#4 Use Natural Language
Avoid overly formal or jargon-heavy language. Speak in a way that resonates with your audience and doesn’t create a communication barrier.
To maintain a conversational tone, it’s essential to use language that resonates with your audience. Avoid overly formal or jargon-heavy language that might create a communication barrier. Your aim is to make the interviewee feel comfortable and ensure that the conversation flows smoothly. This is especially important when interviewing individuals from diverse professional backgrounds or industries.
One strategy is to conduct a pre-interview conversation to gauge the interviewee’s preferred communication style. Do they appreciate a casual conversational approach, or do they expect a more structured, formal interaction? By aligning your language with their preferences, you create a comfortable atmosphere that encourages open dialogue.
#5 Build Rapport
Invest time in establishing a connection with the interviewee. Share relevant personal anecdotes or experiences when appropriate to build trust.
Building rapport is about investing time and effort in establishing a personal connection with the interviewee. While it’s vital to maintain professionalism, don’t be afraid to share relevant personal anecdotes or experiences when appropriate. These personal touches can build trust and make the interviewee feel more at ease.
For instance, if your interviewee mentions a recent holiday or a shared interest, feel free to briefly share your own experiences or thoughts. This not only humanises the conversation but also creates a sense of camaraderie. The shared experiences can serve as conversational bridges, making the interviewee more receptive to your questions and more willing to share their insights.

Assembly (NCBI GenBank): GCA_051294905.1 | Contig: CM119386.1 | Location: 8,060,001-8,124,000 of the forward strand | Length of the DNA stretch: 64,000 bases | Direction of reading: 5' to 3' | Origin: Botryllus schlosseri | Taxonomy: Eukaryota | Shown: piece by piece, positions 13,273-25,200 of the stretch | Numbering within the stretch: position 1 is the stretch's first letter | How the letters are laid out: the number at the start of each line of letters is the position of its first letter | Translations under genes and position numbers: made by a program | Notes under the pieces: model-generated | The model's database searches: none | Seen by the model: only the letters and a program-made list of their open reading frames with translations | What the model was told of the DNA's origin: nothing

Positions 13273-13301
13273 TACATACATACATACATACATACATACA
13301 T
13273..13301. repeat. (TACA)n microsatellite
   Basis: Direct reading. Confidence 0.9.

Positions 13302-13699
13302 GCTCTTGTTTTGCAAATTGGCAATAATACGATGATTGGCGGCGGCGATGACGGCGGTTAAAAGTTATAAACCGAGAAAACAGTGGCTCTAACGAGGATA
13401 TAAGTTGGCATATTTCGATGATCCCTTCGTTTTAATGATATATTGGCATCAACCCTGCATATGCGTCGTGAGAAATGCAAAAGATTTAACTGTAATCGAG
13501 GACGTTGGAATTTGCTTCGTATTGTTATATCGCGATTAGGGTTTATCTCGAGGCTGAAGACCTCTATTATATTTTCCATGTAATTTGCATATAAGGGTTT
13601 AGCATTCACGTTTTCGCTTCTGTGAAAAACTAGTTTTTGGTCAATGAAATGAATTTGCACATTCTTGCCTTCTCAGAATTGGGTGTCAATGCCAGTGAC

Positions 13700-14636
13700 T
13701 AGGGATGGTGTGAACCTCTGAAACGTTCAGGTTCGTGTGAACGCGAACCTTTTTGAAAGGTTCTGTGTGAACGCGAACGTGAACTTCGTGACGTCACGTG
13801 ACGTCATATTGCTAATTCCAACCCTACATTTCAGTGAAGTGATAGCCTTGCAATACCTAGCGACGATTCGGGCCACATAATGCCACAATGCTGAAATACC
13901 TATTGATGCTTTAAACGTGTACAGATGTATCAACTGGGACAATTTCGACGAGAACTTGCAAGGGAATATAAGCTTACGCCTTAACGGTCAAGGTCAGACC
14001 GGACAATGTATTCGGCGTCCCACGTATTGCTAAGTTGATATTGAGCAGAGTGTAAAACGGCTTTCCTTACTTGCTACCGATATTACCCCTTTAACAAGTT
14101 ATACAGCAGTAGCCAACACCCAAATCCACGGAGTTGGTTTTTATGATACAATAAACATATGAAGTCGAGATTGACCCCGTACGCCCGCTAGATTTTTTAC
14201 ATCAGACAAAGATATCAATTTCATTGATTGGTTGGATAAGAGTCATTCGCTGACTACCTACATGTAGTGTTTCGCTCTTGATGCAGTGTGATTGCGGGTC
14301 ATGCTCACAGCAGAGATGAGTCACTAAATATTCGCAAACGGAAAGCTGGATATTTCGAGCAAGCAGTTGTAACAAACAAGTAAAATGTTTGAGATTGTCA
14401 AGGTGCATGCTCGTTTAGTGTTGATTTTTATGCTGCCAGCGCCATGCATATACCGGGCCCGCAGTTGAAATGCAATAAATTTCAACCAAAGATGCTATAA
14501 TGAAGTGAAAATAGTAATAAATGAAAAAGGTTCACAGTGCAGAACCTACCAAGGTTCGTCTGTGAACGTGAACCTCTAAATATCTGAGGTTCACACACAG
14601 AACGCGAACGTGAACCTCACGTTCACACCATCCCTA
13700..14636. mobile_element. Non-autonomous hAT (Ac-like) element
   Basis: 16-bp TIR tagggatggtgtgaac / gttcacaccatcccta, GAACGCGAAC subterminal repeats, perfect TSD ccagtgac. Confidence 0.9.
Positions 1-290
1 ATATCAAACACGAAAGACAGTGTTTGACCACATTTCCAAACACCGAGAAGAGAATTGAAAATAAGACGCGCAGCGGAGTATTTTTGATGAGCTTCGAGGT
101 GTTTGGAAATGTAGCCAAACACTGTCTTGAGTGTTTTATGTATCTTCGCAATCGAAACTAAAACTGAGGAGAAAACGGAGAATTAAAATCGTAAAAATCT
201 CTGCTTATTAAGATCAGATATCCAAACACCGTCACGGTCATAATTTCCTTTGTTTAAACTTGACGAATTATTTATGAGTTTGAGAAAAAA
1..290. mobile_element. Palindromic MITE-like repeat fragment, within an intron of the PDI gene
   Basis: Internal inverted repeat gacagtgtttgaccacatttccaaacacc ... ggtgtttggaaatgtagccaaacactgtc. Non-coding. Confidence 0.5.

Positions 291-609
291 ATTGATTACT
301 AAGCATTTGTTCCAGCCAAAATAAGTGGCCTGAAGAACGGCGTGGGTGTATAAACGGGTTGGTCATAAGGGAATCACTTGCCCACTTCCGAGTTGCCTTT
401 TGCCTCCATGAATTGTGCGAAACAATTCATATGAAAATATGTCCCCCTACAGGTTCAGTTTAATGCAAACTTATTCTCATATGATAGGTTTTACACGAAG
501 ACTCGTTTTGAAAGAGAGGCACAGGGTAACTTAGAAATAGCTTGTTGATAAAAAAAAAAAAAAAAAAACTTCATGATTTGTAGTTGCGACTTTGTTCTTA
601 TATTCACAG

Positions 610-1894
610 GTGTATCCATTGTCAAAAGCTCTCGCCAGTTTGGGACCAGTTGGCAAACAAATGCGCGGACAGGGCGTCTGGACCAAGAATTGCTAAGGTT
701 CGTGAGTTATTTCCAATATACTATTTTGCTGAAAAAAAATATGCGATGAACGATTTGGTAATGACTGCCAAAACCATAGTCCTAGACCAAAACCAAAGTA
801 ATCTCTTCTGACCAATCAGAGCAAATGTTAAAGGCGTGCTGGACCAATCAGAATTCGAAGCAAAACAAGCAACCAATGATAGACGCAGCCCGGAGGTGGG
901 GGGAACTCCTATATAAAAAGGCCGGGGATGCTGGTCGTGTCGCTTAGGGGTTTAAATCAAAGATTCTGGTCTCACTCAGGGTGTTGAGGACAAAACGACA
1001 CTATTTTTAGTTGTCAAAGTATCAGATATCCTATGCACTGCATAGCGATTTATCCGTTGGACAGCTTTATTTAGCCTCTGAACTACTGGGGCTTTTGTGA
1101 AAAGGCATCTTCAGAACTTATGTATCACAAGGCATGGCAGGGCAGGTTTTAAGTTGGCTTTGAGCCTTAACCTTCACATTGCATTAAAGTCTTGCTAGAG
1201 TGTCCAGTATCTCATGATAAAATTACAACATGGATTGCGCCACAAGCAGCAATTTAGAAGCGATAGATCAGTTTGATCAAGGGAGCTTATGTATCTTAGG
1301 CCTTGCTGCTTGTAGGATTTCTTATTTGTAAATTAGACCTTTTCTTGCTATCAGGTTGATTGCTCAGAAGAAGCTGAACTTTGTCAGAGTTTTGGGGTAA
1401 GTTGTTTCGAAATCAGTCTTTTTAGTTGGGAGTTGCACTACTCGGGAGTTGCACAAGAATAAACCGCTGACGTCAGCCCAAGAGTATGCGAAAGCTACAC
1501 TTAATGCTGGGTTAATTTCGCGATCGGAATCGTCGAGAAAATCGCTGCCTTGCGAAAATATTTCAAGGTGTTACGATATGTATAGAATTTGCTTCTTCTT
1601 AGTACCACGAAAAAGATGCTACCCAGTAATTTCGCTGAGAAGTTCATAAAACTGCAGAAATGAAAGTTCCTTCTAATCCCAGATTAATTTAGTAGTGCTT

#6 Maintain Eye Contact
If you’re conducting an in-person interview, maintaining eye contact conveys your attentiveness and interest in the conversation.
Maintaining eye contact is particularly important when conducting in-person interviews. It’s a non-verbal cue that conveys your attentiveness and genuine interest in the conversation. When you maintain eye contact, you signal to the interviewee that they have your full attention, and you are actively engaged in the dialogue.
In addition to eye contact, pay attention to your body language. Sit or stand in a way that’s open and inviting, showing that you are receptive to the interviewee’s thoughts. Avoid distractions, such as checking your phone or looking around the room, as this can detract from the conversational atmosphere you’re trying to create.
#7 Non-Verbal Cues
Use nods, smiles, and other non-verbal cues to show that you are engaged and responsive to the interviewee’s words.
Non-verbal cues, such as nods, smiles, and other gestures, play a pivotal role in maintaining a conversational tone. These cues indicate your engagement and responsiveness to the interviewee’s words. When the interviewee sees your non-verbal signs of agreement or empathy, it fosters a sense of connection and encourages a more open and natural conversation.
For example, a nod of approval or a warm smile when the interviewee shares a personal achievement can create a positive atmosphere and make them feel valued. Non-verbal cues are particularly essential in remote interviews, where verbal communication might be the primary mode of interaction. In these cases, your non-verbal cues can compensate for the lack of physical presence.
#8 Transition Smoothly
Guide the conversation from one topic to another seamlessly. Avoid abrupt changes that disrupt the flow of the interview.
Transitioning between topics or questions is an art that can significantly impact the flow of the interview. Abrupt changes can disrupt the conversational tone and leave the interviewee feeling disoriented. To transition smoothly, offer clear signals that you’re shifting gears and provide a brief context for the new topic.
For example, you might say, “That’s a fascinating perspective on your early career experiences. Now, I’d like to shift our focus to your recent projects. Can you tell me about the challenges you’ve encountered and how you overcame them?” This approach prepares the interviewee for the change in topic, making the transition seamless and maintaining the conversational flow.